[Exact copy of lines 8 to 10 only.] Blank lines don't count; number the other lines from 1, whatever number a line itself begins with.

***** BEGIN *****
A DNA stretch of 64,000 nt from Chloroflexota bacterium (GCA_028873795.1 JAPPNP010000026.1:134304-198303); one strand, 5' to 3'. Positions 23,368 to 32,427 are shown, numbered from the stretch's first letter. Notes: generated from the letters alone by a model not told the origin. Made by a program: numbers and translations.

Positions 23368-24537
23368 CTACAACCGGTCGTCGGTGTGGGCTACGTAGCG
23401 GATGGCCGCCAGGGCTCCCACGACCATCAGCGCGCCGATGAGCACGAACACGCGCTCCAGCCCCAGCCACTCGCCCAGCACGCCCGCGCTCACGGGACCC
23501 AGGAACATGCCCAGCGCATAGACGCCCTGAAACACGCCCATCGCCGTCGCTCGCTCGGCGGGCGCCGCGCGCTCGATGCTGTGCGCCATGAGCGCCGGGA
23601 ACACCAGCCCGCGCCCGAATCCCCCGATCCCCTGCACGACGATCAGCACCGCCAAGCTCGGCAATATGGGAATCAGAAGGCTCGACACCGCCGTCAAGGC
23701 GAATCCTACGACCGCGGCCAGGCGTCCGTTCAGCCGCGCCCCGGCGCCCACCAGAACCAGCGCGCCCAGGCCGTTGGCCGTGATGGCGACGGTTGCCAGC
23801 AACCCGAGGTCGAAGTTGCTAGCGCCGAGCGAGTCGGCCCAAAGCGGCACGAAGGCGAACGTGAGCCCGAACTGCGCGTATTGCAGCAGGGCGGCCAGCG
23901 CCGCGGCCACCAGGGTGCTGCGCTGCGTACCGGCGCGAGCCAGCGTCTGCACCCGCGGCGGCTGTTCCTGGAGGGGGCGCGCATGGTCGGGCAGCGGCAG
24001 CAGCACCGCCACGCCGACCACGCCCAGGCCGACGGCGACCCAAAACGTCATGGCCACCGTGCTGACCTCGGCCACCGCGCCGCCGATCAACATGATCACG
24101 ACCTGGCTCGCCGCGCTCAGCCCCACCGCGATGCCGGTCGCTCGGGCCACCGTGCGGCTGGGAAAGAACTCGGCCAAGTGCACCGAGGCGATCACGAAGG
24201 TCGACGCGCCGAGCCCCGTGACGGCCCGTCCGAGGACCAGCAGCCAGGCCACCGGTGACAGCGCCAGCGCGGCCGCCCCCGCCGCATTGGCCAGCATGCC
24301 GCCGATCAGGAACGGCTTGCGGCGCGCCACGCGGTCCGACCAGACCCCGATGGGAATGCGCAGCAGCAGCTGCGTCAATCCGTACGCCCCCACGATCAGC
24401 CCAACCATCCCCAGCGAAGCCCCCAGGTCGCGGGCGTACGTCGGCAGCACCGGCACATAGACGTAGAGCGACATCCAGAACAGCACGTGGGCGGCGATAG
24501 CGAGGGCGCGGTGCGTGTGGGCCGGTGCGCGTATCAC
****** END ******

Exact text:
23801 AACCCGAGGTCGAAGTTGCTAGCGCCGAGCGAGTCGGCCCAAAGCGGCACGAAGGCGAACGTGAGCCCGAACTGCGCGTATTGCAGCAGGGCGGCCAGCG
23901 CCGCGGCCACCAGGGTGCTGCGCTGCGTACCGGCGCGAGCCAGCGTCTGCACCCGCGGCGGCTGTTCCTGGAGGGGGCGCGCATGGTCGGGCAGCGGCAG
24001 CAGCACCGCCACGCCGACCACGCCCAGGCCGACGGCGACCCAAAACGTCATGGCCACCGTGCTGACCTCGGCCACCGCGCCGCCGATCAACATGATCACG